Splish, Splash!

Take a hot day, a trickle of water leading to a shallow puddle in a two-track road and add a shady, poison ivy-covered hidey-hole between two trees and you’re well on your way to some good bird photos. It does help if you’re in a “target-rich environment,” such as the awesome slough, bottom land forest and canebrakes along the road into Ozark Riverways’ Big Tree campground.

I was photographing dragonflies along the beaver-reinforced dam/mud pile that lies between the slough and road, when I noticed a LOT of bird activity in the brush next to me. A tiny bit of water was still flowing from the slough, forming puddles in the low spots in the chat fill and the birds were having a blast, basically ignoring me, twenty feet away.

I had a bad angle and the light was coming from the wrong direction, so I risked spooking the birds and crossed the road to the trees on the other side. There is a pair of large cottonwoods here, a few feet apart with one leaning towards the other, that formed a natural blind, albeit one camouflaged by poison ivy. Happily, I’m not allergic in the least and quickly hid myself to wait. It didn’t take long for the birds to return, which was fortunate since the humidity and mosquitoes were swiftly becoming a distraction.

The first bird to come in was a male Scarlet Tanager. Bold in color and action, he splashed about while I fired frame after frame. We were in the shade so I had to use a slower shutter speed than I would have liked, especially since I was shooting handheld. Regardless, most of the photos came out quite nice considering and I just used here the one I liked best.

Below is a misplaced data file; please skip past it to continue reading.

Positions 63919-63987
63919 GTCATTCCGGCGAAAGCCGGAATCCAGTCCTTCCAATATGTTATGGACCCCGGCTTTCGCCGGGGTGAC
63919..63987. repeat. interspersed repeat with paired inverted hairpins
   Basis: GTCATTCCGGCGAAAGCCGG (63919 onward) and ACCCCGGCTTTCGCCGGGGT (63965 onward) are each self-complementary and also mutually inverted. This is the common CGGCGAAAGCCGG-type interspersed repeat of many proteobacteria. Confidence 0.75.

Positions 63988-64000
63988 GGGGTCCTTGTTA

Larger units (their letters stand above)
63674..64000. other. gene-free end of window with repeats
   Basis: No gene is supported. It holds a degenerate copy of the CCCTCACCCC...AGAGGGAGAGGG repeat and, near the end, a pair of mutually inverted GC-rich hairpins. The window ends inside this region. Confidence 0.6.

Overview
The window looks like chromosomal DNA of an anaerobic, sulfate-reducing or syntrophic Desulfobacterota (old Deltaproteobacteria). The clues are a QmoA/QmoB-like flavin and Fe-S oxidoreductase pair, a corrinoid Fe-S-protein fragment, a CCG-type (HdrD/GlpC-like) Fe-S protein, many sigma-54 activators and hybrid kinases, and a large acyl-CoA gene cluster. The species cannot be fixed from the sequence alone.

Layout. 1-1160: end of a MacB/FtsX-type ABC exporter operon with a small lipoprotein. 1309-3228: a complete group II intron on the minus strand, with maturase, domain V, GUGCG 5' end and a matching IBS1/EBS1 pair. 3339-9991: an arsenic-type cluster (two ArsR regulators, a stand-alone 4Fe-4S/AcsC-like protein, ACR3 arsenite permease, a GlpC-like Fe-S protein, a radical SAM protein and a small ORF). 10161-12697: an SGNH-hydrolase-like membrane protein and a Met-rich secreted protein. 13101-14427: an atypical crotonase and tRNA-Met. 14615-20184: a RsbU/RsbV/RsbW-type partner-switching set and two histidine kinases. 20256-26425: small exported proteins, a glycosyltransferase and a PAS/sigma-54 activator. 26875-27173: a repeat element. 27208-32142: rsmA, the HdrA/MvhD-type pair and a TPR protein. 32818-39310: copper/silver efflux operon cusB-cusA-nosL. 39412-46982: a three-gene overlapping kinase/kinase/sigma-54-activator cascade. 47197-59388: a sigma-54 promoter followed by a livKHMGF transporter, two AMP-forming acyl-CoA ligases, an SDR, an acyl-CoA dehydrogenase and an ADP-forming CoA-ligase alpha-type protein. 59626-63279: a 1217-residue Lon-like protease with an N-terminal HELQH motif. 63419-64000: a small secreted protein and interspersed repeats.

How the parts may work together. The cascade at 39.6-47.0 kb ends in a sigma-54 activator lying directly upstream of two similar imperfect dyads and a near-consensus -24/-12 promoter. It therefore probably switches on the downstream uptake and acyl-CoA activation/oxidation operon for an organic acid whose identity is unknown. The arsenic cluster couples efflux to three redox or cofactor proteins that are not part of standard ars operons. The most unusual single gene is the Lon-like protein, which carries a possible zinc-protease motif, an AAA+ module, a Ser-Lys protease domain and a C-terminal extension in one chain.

He was soon joined by a female American Redstart. She was much spookier and I only managed a few photos before she retreated to cover. I shot a few photos with both birds in the frame, but I was having to shoot wide open and the resulting shallow depth of field left me with none that had both birds in focus.

After these two left, there was a male Redstart, a pair of Indigo Buntings and a female Eastern Towhee that came into the brush, but none of them would commit to exposing themselves long enough to partake of the puddles. Finally, a female Scarlet Tanager, the male’s mate perhaps, landed at the edge of the water, posing regally before splashing herself with water.

I had only been sitting for fifteen minutes or so at this point, but the sweat was rolling off my forehead and into my eyes and the skeeters were eating me alive, leading me to abandon my post. I returned to this spot three or four days later, hoping to reprise my success, but the trickle of water had ceased and the puddles were dry. Aint that the way it goes.

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